on May 1, 2013
"Before I Go to Sleep," by S.J. Watson - first of all, I am in the middle of this novel, and am not finished yet. I will write a full review then. I just want to mention a few notes to prospective readers:
Almost everything on this review board is true about this novel. The writing is "pedestrian." The characters are not well-developed. The author does drag on, over-explain, and repeat himself. This is not really a thriller, in the conventional sense, it is more of an aggravating mystery...you want to know what is going on, but you do not really care. It is more of a page-turner because your own brain is trying to figure it out, not because you hope the main character, Christine, will be alright.
This is not an epic, life-changing novel; it is simply a summer-read, a pass-time.
Lastly, I find important to mention that there are sex-scenes in this novel that seem completely random or irrelavent. They simply jump off the page at you and arrest the reading-experience. They are haphazardly inserted into the story, and rather unnecessary. The descritions of sexual activity and appearance of men's (naked) bodies seems very elementary. It does not feel like a woman (main character) would describe it this way.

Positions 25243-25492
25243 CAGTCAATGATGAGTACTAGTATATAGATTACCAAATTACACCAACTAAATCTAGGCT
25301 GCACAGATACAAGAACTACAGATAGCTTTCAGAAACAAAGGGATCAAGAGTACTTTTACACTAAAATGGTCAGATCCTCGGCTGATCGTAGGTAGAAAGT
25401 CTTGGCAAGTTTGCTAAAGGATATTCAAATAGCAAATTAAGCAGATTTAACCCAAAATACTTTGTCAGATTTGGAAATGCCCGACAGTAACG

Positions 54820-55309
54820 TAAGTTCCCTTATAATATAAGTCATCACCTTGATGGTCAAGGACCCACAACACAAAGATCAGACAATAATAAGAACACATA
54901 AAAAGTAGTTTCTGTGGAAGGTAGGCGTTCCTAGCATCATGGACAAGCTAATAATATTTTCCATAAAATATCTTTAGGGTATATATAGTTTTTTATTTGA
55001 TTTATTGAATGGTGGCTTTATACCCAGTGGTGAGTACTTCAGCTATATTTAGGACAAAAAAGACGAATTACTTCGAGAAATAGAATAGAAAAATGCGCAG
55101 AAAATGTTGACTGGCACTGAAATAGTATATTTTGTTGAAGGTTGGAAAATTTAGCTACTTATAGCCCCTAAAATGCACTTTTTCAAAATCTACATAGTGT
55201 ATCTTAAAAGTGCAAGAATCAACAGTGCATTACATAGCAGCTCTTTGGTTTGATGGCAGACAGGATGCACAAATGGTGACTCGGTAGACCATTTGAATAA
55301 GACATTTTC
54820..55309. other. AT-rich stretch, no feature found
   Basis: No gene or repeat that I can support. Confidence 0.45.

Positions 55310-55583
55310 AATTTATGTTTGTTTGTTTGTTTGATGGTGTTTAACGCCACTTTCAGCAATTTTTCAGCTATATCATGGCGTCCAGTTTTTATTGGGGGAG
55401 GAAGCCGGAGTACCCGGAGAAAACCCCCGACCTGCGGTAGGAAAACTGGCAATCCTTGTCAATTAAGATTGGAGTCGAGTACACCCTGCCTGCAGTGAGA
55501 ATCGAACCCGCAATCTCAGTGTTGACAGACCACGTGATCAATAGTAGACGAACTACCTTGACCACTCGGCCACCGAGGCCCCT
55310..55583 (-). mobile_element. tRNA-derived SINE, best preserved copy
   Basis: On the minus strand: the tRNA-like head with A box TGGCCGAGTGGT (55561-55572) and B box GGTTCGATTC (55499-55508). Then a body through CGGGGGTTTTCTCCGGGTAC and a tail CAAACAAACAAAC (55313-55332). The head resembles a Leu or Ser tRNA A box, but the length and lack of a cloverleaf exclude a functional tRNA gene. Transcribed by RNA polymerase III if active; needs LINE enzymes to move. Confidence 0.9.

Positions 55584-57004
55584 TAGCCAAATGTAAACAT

Just to be aware if you are thinking of reading/purchasing, that there are these random sex-scenes early on in the story, and so far, throughout.
on January 10, 2013
Christine's first person account of what it is like to wake to and perform for a man she has to assume is her husband, begins a compelling narrative which drew me in from the start. The impact of the opening chapter, where Christine looks into the mirror, startled to find a woman some twenty-five years older reflected in the glass, sustains the tension.
I had wondered how long the same power in the writing could last and, I have to say that, perhaps because of the writer's empathy with her main character, I was surprised - and delighted - to find that she could continue to engage my interest almost at the same level through what is an easily readable prose style.